Forecasting Urban Travel presents in a non-mathematical way the evolution of methods, models and theories underpinning travel forecasts and policy analysis, from the early urban transportation studies of the 1950s to current applications throughout the urbanized world. From original documents, correspondence and interviews, especially from the United States and the United Kingdom, the authors seek to capture the spirit and problems faced in different eras, as changing information requirements, computing technology and planning objectives conditioned the nature of forecasts.
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Past, Present and Future
David E. Boyce and Huw C.W.L. Williams
Creating an Industry as if the Planet Mattered
Peter E. Wells
This unique book seeks to combine economic analysis with the environmental research to arrive at a comprehensive understanding of the forces that shape change in the automotive industry. It eschews the usual focus on technologies, and gives more attention to the impact of change on the business models and strategies adopted by the vehicle manufacturers, the scope for new entrants, and the implications for policy-makers. This richly textured book concludes that the achievement of a sustainable automotive industry will not be possible with ‘one best way’, but that myriad technologies and business concepts, grounded in the distinct needs of different places and consumers, will be the basis of the future of mobility.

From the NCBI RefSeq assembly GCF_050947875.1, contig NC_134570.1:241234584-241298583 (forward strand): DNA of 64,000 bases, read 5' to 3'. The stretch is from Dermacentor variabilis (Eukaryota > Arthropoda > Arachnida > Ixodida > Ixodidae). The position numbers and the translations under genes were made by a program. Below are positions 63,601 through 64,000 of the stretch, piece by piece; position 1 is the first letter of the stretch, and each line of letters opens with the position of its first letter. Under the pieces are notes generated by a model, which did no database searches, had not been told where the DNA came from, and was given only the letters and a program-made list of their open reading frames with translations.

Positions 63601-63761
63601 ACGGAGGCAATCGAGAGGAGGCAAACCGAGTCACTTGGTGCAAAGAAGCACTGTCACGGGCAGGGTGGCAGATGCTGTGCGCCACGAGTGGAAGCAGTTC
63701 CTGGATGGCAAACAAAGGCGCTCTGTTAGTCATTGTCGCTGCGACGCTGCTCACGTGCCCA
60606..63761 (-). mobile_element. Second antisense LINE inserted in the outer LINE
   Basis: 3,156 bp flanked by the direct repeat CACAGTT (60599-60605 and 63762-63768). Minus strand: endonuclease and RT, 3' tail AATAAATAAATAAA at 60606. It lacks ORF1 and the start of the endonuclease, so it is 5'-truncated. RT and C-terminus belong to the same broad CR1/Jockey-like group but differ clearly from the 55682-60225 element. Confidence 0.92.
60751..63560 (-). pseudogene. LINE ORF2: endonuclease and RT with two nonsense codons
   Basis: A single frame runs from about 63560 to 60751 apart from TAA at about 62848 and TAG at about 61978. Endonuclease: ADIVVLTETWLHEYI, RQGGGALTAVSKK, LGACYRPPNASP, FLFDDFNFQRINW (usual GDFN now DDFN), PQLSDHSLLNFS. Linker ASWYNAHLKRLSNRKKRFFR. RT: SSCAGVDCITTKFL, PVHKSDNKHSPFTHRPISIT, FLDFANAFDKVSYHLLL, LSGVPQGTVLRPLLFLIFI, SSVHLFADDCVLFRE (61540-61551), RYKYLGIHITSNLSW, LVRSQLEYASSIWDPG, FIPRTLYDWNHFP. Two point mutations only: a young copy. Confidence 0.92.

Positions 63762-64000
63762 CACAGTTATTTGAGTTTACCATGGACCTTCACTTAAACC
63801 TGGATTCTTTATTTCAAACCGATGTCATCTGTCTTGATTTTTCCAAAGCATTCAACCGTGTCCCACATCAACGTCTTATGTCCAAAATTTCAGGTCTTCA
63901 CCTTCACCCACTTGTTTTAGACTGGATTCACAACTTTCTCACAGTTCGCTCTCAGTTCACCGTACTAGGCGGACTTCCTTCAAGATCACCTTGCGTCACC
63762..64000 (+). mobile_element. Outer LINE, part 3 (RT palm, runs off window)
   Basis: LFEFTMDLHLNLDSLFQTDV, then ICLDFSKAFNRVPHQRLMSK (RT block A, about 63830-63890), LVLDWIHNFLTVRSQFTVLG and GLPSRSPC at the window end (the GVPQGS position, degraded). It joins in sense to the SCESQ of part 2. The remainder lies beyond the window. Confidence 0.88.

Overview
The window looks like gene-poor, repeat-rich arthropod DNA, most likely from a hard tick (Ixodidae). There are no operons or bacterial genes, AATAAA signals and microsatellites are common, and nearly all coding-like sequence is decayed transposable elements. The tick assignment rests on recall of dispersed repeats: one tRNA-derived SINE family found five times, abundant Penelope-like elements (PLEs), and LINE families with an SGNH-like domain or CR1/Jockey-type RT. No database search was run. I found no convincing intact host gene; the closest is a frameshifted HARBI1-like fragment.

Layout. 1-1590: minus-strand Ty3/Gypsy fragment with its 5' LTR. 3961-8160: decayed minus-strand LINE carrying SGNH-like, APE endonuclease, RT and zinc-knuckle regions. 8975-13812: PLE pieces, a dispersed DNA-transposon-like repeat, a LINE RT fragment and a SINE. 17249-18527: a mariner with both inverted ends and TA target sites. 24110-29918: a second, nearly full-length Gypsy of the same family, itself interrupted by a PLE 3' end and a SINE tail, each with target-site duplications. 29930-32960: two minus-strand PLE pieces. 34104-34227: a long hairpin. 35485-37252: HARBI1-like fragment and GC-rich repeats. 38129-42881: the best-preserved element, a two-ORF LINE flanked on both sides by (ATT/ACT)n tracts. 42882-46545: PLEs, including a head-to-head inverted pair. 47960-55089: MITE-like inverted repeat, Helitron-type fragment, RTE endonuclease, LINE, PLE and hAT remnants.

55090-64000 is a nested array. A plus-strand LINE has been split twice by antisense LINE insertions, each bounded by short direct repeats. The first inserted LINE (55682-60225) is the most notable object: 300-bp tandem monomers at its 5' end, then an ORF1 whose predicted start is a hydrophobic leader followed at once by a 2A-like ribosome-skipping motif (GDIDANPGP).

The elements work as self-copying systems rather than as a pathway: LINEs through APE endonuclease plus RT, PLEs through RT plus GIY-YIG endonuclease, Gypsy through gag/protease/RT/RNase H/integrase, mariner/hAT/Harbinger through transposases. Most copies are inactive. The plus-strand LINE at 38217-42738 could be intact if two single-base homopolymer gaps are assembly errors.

Edited by Matthias Ruth and Brynhildur Davidsdottir
Industrial ecology provides a rigorous and comprehensive description of human production and consumption processes in the larger context of environmental and socioeconomic change. This volume offers methodologies for such descriptions, with contributions covering both basic and advanced analytical concepts and tools to explore the dynamics of industrial ecosystems, concentrating specifically on regions and networks.
Shaping Climate Change Policy
Lisa Ryan and Hal Turton
Transport, and in particular road transport, represents a significant global threat to long-term sustainable development, and is one of the fastest-growing consumers of final energy and sources of greenhouse gas emissions. In this book, long-term energy–economy–environment scenarios are used to identify the key technological developments required to address the challenges passenger car transport poses to climate change mitigation and energy security. It also considers possible targets for policy support and examines some of the elements that contribute to the significant levels of uncertainty – particularly social and political conditions. The book then builds on this long-term scenario analysis with a broad review of recent empirical examples of relevant policy implementation to identify near-term options for the passenger transportation sector which may promote a shift towards a more sustainable transport system over the longer term.